Who gets to farm? Agricultural renewal, quotas, and the governance of alternative food networks in Quebec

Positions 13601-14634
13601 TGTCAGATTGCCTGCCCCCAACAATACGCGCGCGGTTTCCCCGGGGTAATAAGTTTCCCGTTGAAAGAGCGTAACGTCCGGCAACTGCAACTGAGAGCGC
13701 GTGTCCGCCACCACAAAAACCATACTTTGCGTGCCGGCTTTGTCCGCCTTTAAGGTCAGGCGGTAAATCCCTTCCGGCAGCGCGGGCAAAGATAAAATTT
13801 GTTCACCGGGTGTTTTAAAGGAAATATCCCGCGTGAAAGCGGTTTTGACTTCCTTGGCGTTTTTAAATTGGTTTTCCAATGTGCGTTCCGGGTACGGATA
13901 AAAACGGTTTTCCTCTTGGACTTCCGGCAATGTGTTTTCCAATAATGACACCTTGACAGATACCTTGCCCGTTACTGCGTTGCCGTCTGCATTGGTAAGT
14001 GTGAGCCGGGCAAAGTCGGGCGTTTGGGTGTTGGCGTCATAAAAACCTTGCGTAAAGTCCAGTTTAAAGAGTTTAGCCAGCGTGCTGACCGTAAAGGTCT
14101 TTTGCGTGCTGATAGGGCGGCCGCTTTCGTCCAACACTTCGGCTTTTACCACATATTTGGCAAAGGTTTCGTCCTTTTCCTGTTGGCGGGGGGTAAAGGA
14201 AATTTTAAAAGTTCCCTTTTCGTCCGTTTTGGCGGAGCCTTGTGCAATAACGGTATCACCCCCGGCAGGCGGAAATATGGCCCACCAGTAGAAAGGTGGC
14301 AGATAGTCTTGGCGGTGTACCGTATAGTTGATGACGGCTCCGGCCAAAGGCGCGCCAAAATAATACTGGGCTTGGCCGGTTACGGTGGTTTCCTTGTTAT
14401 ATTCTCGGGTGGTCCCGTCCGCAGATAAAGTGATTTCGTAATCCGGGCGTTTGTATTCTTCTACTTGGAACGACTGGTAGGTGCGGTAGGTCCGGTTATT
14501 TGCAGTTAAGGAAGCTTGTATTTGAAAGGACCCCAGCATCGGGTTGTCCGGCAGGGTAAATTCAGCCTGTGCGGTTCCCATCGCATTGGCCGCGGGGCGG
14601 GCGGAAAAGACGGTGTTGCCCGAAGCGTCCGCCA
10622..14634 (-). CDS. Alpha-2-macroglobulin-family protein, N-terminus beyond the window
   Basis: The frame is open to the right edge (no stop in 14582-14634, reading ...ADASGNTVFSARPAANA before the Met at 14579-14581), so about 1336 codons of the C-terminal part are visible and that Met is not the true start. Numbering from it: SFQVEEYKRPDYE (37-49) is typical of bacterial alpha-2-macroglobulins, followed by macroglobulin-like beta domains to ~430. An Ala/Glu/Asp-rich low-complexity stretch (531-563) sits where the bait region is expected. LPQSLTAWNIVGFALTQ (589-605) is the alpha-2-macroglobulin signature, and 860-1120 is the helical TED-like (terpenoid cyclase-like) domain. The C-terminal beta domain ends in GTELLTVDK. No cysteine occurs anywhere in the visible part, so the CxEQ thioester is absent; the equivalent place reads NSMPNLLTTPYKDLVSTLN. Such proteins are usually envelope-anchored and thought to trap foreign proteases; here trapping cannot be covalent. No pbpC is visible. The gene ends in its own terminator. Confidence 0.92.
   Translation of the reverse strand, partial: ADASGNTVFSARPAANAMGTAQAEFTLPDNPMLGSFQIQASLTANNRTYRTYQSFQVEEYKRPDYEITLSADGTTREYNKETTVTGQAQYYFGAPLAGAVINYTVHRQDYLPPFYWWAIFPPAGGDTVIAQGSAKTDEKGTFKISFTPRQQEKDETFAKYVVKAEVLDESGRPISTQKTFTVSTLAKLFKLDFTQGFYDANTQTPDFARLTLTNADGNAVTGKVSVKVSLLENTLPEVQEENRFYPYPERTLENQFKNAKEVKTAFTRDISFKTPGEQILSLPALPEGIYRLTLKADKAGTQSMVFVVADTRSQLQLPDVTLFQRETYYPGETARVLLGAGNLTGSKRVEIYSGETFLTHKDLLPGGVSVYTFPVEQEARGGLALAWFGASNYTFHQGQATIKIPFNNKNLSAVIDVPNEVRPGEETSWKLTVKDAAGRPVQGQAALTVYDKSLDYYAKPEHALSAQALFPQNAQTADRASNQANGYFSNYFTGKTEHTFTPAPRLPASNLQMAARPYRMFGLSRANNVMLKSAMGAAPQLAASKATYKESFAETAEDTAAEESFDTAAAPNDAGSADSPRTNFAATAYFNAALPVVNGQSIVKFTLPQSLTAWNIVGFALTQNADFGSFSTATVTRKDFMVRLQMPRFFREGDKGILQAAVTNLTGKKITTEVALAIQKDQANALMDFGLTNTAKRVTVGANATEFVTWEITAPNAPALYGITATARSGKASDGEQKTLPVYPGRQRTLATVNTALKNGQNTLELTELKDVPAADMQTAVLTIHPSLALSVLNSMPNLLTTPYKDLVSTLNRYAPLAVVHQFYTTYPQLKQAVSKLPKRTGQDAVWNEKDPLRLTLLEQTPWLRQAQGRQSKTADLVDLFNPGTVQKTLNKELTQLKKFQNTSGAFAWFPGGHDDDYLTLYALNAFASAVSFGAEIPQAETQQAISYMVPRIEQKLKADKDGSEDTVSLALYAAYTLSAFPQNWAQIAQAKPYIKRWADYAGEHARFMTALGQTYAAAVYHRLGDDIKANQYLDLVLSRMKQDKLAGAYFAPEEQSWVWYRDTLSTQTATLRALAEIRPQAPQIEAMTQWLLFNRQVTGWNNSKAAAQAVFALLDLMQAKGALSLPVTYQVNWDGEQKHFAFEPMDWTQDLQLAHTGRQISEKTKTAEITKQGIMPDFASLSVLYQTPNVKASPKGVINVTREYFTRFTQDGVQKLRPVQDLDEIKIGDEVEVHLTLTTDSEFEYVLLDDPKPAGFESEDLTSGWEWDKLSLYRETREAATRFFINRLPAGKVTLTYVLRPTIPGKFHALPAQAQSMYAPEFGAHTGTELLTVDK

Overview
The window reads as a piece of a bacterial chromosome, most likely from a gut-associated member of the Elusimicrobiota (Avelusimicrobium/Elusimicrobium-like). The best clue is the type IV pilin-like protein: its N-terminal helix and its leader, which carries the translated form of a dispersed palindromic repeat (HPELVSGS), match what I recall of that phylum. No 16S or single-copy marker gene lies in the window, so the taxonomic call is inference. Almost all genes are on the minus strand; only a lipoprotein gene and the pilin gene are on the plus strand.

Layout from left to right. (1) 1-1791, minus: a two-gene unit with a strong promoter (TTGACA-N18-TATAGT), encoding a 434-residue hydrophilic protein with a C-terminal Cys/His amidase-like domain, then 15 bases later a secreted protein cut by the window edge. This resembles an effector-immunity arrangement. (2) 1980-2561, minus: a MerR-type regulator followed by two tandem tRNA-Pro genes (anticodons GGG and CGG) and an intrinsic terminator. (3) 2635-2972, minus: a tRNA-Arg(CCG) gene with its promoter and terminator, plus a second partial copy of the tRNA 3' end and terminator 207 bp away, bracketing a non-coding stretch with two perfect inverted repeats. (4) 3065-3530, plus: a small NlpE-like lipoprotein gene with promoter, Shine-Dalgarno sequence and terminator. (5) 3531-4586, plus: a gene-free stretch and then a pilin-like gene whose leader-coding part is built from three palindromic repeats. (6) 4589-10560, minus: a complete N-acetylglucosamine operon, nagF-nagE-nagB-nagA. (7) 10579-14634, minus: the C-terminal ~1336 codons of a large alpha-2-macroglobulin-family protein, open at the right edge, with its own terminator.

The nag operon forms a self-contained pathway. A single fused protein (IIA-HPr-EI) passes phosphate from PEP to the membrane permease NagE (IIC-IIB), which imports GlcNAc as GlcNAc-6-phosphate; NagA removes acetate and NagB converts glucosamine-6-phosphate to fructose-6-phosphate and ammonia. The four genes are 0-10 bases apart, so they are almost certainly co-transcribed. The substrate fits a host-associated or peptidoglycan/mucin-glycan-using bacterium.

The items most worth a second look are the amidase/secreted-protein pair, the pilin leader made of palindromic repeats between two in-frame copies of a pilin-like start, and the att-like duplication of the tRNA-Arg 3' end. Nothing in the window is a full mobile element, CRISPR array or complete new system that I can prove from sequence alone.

In Canada, chicken, turkey, egg, and milk production is regulated through a supply management system. As a result, any Canadian farmer wishing to raise poultry or produce eggs or milk is legally required to hold a production quota. However, quota prices have risen sharply over time creating considerable entry barriers for small farmers interested in selling supply-managed specialty products directly to consumers. The impact of the current system on small-scale farming and alternative food networks has led to growing calls for reform. In our study, we examine the debate around quota policies in the province of Quebec from a governance perspective. Our findings indicate that stakeholders disagree on the potential impact that supply management reforms would have on market stability, equity, farmer professionalism, and food safety. Fundamentally, these various points of contention highlight an underlying struggle for power and legitimacy between established stakeholders and beginning farmers, with both sides holding opposing views about the nature of farming, product quality, and sectoral management. The debate also underscores the challenges that supply-managed sectors face in trying to accommodate beginning farmers from diverse social and professional backgrounds.